In fact, long before the World’s Parliament of Religions, American transcendentalists, Ralph Waldo Emerson and Henry Thoreau, showcased their fascination with Hindu texts in their poems and essays. Emerson copied long passages from Hindu texts in his journals and called the Bhagavad Gita, a Hindu text composed approximately 2,000 years ago, a “trans-national book.” Emerson’s poems, “Brahma” and “Hamatreya,” modeled on passages from Hindu texts speak about the impermanence of life and the immortality of the human soul.

Indeed, their adulation has assured the presence of the Bhagavad Gita in most large libraries in the United States.

Hinduism in popular culture

Since the 1960s, two kinds of Hinduism have made their home in the U.S.

One is a continuation of the popularization of meditation started by Vivekananda and Mahesh Yogi. Many other gurus came from India during the sixties and taught self-transformation through yoga and meditation. This acquired such popularity that Life magazine called 1968 the “year of the guru.”

In more recent years, Deepak Chopra, who was once a disciple of Maharishi, brought the meditation-body-mind healing to American consciousness. This work has made Chopra a popular author, public speaker and advocate for complementary healing in America today.

Some, though not all, of these movements underplay or distance their connections with the word “Hindu” and some use labels such “spiritual” to emphasize their “universal” content.

In other words, though the teachers were Hindu and their teachings had Hindu origins, they were presented not as Hindu or as “religious,” but in a generic form as “spiritual” and as applicable to all human beings.

Meditation advocated by these gurus became distanced from its religious roots. In India, meditation, especially on a mantra (a syllable, sound, word, or phrase), is only one part of the larger Hindu culture.

Conservative estimates by the National Institute of Health show that over 18 million Americans meditate and approximately 21 million adults and 1.7 million children practiced yoga regularly. Interestingly, although some Americans may associate meditation with Hinduism, another set of data shows that more than half the Hindus in America never practice it.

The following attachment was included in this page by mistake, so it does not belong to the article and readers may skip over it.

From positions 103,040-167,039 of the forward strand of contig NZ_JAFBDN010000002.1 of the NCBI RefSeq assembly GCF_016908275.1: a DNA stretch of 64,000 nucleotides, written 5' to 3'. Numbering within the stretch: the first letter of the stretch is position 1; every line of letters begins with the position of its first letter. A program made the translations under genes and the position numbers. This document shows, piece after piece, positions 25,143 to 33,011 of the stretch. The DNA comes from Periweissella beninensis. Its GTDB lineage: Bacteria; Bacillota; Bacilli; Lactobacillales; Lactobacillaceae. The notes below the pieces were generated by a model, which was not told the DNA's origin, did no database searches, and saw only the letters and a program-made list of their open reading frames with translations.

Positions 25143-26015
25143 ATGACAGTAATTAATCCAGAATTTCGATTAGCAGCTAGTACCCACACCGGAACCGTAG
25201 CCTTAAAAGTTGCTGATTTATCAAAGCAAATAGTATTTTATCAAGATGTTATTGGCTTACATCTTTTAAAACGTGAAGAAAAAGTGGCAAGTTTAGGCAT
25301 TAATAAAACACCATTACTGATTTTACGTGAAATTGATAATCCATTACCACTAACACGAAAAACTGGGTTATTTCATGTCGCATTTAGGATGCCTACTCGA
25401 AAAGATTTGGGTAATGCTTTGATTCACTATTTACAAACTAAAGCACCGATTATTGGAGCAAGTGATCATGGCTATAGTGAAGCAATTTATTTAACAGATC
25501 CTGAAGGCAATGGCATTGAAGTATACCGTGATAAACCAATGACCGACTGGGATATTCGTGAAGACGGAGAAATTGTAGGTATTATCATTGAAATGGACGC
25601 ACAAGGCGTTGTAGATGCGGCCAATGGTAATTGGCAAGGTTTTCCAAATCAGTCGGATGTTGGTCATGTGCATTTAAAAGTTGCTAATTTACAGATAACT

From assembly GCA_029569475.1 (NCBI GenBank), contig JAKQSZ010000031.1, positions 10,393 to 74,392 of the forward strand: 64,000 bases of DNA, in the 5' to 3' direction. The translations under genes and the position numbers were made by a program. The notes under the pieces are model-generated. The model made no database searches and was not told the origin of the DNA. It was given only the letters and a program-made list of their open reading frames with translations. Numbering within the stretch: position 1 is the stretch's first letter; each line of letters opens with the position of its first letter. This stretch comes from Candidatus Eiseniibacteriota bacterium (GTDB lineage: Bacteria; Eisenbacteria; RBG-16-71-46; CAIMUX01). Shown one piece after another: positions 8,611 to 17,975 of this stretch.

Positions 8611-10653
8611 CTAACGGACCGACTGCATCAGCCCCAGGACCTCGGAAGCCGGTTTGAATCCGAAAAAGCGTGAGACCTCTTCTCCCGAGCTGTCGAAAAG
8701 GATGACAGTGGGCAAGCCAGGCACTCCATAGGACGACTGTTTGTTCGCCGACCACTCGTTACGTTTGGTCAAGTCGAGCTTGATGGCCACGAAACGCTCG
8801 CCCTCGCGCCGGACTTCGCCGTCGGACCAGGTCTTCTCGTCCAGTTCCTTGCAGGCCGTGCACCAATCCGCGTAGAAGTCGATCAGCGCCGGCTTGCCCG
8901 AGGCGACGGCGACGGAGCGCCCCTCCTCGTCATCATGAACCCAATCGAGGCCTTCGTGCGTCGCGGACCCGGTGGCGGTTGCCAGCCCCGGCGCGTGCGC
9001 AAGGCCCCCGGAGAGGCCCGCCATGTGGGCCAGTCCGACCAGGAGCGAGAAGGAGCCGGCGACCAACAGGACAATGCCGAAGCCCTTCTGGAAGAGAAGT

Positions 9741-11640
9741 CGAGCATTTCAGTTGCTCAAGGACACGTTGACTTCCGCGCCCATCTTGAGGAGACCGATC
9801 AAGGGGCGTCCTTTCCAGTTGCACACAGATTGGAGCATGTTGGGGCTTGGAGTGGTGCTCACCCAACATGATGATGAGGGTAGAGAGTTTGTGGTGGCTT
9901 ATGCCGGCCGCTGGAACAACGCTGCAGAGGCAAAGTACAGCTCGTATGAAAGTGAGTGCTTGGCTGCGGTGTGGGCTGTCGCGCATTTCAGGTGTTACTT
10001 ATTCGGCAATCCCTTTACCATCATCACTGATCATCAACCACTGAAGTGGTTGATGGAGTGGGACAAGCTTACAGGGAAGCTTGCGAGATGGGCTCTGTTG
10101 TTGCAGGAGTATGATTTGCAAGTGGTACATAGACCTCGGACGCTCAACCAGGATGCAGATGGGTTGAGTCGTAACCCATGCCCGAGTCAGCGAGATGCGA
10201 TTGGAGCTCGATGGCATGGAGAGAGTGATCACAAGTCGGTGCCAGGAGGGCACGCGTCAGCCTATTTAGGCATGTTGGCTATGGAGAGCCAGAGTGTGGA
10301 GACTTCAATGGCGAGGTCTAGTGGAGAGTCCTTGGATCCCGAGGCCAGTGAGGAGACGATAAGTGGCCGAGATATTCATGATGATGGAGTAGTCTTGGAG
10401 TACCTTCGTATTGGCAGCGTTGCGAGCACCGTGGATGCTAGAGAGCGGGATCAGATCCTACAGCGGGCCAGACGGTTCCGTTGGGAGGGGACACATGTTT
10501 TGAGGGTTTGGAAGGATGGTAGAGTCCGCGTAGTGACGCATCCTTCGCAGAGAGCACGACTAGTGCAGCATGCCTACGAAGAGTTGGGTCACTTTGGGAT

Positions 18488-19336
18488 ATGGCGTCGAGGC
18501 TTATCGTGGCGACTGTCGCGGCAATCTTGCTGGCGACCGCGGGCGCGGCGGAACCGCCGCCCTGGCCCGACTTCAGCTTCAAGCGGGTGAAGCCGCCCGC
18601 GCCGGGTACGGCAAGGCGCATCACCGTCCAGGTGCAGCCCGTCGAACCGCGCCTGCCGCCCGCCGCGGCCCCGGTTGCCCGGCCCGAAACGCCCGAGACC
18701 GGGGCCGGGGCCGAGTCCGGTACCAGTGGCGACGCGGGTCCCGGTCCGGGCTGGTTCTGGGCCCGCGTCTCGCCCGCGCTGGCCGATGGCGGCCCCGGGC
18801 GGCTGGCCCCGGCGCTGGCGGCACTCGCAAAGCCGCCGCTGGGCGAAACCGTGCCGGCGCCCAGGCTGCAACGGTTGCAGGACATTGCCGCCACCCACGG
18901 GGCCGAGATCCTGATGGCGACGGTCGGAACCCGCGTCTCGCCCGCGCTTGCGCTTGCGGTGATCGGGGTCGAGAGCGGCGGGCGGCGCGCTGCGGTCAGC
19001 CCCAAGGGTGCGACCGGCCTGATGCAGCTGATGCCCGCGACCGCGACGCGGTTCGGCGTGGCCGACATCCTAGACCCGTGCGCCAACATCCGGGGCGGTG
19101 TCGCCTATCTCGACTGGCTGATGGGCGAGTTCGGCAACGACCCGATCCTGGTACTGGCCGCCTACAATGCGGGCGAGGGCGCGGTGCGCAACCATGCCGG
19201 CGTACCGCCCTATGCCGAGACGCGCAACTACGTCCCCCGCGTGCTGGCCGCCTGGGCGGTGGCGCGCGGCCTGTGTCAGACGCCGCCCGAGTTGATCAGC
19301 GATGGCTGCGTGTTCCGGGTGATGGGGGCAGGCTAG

Movies too have embraced Hindu ideas. For example, “the Force” in “Star Wars,” has parallels with Hindu philosophical ideas such as “Brahman,” the Supreme, the ultimate principle of the universe, as does the illusory overlay in “The Matrix,” with “Maya,” the wondrous illusory power. It’s no accident that the creator of Star Wars, George Lucas, learned from Joseph Campbell, who was a student of Hindu-Vedanta philosophy.

Hinduism today

A Hindu and Jain temple in Nevada. Vasudha Narayanan, CC BY

The second kind of Hinduism that has grown in America since the 1960s is what I would call “temple-Hinduism,” brought by immigrants from India and the Caribbean.

In 1900, seven years after Vivekananda set foot in America, there were only about 1,700 Hindus. Today, there are about 2.4 million Hindus who have made America their home today. Many of the current immigrants came following a new immigration law enacted in 1965 that abolished a quota system.

The new immigrants wanted to practice of their faith centered on rituals done in temples at specific days and times with processions, dances and music. Meditation was only one part of it.